Science or Romance?


THAT the doctrine of evolution should not be as sweet savour in the nostrils of the writer of this little book is in no way surprising, but that he should attack evolutionists and their ways with the weapons of flippancy and ridicule is an encouraging indication that the said doctrine has penetrated into quarters from which the author evidently thinks it high time to eject this modern heresy. Having seized the scourge, Father Gerard accordingly proceeds to lay out all round, delivering his blows with vigour, if not with discrimination, and occasionally throwing such force into his strokes that the lash recoils and strikes the striker. In happy unconsciousness that he hits himself quite as often as he does his adversaries, the author goes on with his flagellation through six essays occupying 136 pages of somewhat close print. Although, as we have said, the attitude taken by the author will cause no astonishment, it is very much to be regretted that he has so far put himself out of harmony with the spirit of modern biological thought as to confuse the opinions, speculations, and working hypotheses of individual exponents of evolution with the broad principles of that doctrine. For, however distasteful it may be to Father Gerard, it is an indisputable fact that the acceptance of that doctrine is well-nigh universal, and the question whether evolution is or is not a modus operandi in nature, has passed beyond the phase of discussion among scientific thinkers and workers. So far as the author's attacks are directed against evolution as a principle, his weapon is as a bladder of air against the hide of a hippopotamus. It is satisfactory to find, however, that amidst the whizzing of his flagellum the author discerns the still small voice of reason:—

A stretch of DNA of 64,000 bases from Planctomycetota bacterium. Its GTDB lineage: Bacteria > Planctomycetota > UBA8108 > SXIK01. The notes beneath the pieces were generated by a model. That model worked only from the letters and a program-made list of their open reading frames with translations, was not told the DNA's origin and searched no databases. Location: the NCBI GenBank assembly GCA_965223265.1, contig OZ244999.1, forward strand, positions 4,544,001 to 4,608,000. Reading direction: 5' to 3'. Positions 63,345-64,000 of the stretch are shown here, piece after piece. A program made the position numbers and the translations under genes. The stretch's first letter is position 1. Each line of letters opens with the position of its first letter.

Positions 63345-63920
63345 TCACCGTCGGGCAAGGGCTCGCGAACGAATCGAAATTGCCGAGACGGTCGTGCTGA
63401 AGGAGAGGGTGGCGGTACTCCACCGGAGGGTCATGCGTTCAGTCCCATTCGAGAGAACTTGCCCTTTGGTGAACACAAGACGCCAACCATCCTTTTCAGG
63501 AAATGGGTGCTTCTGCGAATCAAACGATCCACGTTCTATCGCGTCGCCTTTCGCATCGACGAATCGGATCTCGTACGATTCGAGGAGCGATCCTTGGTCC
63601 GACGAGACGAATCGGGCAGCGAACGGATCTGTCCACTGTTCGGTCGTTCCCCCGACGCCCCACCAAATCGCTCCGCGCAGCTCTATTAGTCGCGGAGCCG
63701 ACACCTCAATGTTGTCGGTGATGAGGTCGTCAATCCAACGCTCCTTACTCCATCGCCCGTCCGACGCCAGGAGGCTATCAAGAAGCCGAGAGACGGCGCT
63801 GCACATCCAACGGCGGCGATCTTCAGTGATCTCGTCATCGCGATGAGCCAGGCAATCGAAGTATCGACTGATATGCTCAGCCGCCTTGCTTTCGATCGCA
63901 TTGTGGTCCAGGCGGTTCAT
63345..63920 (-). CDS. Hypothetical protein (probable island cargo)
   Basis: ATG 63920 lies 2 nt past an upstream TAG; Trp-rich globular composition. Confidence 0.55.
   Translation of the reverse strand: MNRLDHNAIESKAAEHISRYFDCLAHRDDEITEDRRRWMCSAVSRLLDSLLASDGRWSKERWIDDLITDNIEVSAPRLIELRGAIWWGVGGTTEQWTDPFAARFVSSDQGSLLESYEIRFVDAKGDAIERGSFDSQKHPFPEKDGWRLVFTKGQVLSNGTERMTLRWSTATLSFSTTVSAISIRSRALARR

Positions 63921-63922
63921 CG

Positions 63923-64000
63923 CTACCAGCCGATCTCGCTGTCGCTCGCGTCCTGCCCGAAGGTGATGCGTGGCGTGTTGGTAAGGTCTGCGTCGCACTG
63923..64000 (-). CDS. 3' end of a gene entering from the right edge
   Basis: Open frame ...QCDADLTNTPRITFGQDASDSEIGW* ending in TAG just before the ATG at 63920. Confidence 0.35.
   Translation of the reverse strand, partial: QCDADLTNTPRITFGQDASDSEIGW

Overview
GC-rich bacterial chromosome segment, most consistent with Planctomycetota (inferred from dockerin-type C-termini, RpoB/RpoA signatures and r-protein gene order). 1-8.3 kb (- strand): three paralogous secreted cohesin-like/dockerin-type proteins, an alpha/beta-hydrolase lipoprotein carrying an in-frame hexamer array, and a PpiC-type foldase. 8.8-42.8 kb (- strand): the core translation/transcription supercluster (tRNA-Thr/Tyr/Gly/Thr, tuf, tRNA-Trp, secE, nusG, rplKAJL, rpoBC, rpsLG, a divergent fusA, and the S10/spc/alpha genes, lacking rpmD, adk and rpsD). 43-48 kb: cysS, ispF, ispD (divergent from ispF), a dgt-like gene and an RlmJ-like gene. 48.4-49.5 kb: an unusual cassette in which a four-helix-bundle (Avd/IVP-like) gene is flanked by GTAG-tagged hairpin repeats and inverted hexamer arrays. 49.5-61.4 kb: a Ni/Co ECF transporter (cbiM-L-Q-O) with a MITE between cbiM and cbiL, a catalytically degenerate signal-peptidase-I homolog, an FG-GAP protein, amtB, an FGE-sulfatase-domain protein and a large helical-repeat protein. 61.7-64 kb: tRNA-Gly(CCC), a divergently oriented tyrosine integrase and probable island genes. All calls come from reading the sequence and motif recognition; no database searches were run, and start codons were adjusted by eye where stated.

Science or Romance?

By the Rev. John Gerard (London: Catholic Truth Society, 1891.)

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MELDOLA, R. Science or Romance?. Nature 44, 441–443 (1891).

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